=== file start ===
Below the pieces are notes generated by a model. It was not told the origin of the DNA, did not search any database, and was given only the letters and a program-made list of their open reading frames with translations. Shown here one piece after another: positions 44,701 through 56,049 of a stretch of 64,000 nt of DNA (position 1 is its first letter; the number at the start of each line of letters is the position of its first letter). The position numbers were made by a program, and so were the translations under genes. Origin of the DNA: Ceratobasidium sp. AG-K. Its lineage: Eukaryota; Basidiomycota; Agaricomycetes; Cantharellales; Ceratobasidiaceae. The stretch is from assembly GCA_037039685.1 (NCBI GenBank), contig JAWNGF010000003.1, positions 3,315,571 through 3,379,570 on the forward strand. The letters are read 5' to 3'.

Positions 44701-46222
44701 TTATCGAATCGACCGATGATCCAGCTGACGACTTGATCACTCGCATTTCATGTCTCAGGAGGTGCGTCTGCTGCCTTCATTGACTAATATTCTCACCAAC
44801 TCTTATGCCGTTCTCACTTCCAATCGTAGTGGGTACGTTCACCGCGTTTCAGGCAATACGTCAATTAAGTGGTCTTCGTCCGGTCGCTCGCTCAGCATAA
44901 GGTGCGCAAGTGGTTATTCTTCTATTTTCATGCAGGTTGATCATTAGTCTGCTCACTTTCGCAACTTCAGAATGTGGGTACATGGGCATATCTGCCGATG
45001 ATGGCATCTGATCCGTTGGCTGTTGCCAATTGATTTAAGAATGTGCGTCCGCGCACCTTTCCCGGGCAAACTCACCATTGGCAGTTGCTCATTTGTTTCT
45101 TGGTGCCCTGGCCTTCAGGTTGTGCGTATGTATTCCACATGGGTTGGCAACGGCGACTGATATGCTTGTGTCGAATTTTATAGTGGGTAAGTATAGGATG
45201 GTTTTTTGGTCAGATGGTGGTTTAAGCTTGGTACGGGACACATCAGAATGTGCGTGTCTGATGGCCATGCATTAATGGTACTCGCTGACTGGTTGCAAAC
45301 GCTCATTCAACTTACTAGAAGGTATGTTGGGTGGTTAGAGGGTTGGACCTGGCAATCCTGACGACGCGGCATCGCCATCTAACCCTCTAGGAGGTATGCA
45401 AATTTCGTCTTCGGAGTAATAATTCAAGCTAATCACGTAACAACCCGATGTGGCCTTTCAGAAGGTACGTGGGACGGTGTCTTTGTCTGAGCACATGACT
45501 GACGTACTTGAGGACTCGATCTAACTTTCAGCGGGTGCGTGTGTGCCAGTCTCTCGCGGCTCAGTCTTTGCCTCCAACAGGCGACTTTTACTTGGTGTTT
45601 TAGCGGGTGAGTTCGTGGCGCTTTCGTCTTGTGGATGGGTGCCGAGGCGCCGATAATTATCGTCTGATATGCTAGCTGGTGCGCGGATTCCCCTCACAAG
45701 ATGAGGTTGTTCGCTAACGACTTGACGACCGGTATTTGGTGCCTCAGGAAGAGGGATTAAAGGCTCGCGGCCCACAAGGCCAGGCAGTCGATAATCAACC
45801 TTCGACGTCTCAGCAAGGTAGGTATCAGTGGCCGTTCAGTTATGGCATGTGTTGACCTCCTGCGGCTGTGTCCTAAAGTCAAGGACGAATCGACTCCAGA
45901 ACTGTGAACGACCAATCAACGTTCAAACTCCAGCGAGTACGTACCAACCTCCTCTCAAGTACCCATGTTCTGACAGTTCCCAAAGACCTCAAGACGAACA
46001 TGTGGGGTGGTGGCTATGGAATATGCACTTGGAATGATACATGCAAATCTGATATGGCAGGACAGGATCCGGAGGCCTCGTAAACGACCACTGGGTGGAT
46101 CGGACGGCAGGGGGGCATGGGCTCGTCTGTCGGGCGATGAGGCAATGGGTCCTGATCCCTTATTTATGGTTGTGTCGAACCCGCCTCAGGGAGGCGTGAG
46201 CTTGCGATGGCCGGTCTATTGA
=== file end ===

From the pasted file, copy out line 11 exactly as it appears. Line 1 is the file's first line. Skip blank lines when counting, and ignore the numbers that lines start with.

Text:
45501 GACGTACTTGAGGACTCGATCTAACTTTCAGCGGGTGCGTGTGTGCCAGTCTCTCGCGGCTCAGTCTTTGCCTCCAACAGGCGACTTTTACTTGGTGTTT